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A quality product is the result of shared standards, cooperation, joint efforts and stable relationships based on trust with all supply chain partners. The Group believes in the importance of developing ever closer and more profitable synergies and partnerships with those who not only guarantee reliability in production performance, but also share the company’s values and expectations in terms of ethical, environmental and social standards.
A total of 6621 suppliers are involved in the manufacturing of Moncler and Stone Island products and are divided into four macro-categories: raw materials, façon manufacturers, finished products and services.
• Raw material suppliers mainly provide fabrics, yarns, down, leather and production accessories (buttons, zippers, ribbons, elastics, etc.). Fabrics are mainly sourced from Italy, Japan, Korea, China and France. Suppliers of yarn and production accessories are mainly Italian, while the down suppliers are European, North American and Asian.
• Façon manufacturers are suppliers with strong technical expertise to which the Group entrusts the production of finished products or intermediate phases of processing (dying, embroidery, etc.), while providing them with all the raw materials needed. In particular, this category includes dye houses that perform garment-dyeing to which Stone Island directly entrusts this process in Italy. The entire manufacturing process is carefully monitored by Group technicians who verify its compliance with the required standards through rigorous, ongoing field audits. In
particular, through this process outerwear, trousers, skirts, dresses, all tricot knitwear and some cut-and-sew knitwear are produced. Façon manufacturers are mainly located in Italy and Eastern Europe, areas where long manufacturing tradition guarantees very strong technical expertise and adequate production capacity. In particular, Italy is characterised by a strong expertise in very complex and unusual processes.
• Finished products suppliers are those who, having received the technical design of the products, are responsible for the realisation of the garment, including the raw materials sourcing phase, according to the Group standards; in addition, Moncler directly provides its finished products suppliers with some strategic raw materials such as down, nylon and, of course, logoed materials. During garment production there is constant interaction between the supplier and the Group experts, who make on-site visits and scrupulously supervise the process, to ensure that the final product meets the expected high level of quality. Some cut-and-sew knitwear (mainly t-shirts and polo shirts), some soft accessories (such as hats and gloves), shoes and bags, and small leather goods are mainly produced in this way. In particular, suppliers of cut-and-sew knitwear are based in Europe and Türkiye while suppliers of soft accessories are mainly Turkish and Italian with a high degree of specific skills; shoes, bags and small leather goods are realised by European suppliers, most of them Italian.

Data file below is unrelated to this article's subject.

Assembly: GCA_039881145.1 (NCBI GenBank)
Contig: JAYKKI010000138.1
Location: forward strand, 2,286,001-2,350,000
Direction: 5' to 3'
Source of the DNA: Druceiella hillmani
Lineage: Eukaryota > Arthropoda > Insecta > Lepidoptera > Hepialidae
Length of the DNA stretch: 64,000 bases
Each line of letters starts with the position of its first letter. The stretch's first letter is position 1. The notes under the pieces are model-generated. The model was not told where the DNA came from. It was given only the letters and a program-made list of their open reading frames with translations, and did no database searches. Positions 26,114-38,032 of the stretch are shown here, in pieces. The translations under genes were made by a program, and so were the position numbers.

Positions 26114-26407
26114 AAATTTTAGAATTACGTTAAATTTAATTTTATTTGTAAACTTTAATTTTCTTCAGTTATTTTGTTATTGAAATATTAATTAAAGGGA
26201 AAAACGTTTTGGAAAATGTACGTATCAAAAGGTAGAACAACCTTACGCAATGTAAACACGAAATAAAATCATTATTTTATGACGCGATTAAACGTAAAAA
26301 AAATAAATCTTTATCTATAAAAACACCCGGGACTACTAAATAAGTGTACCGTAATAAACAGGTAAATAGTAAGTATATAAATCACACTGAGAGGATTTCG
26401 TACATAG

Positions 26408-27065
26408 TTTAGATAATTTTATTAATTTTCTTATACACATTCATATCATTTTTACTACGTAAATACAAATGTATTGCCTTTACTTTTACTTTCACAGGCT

• Service providers support the Moncler Group in its pattern making, prototyping and quality control processes and are mainly based near its corporate offices.
Where possible, the Group employs local suppliers located near its main sites to benefit from logistical advantages, generate income and create employment opportunities in the communities where the Group operates.
Most suppliers (90%) are based2 in the EMEA Region, primarily in Italy.
The Group distributes its purchasing expenditure, so as to avoid situations of dependence on its suppliers that could represent a risk for the business. With regard to concentration, the top 40 suppliers account for 50% of the value of orders. The Group is careful to promptly identify critical situations that could cause potential supply disruptions and mitigate the related risk.
The Group periodically identifies its critical suppliers to involve them in targeted actions and initiatives. This identification process is based on a risk-based approach that takes into account, in addition to their importance to the Group in terms of the economic value of the orders commissioned, quality, delivery times, financial dependence of the supplier, and the Group’s ability to ensure the supply of goods and services if it has to replace a supplier quickly, and specific sustainability parameters, such as: the potential risk relating to human rights in the reference country, the sourcing of key raw materials with potential social and environmental impacts and the supply of strategic processes for the Group, with a particular focus on raw materials of animal origin and on the relevance to the business. Finally, since 2022, a screening is conducted by qualified, experienced third parties to identify possible cases or signs of conflict of interest on all Group suppliers, including critical suppliers.
As of today, the majority of the Group’s critical supplier workers are women (around 68%) and the percentage of migrant workers is around 5% of the workforce.
Moncler has been implementing its Supply Chain Excellence programme for years. It aims to bring the supply chain to a level of excellence by developing the operational and industrial area according to an advanced model functional to coping with a constantly changing market.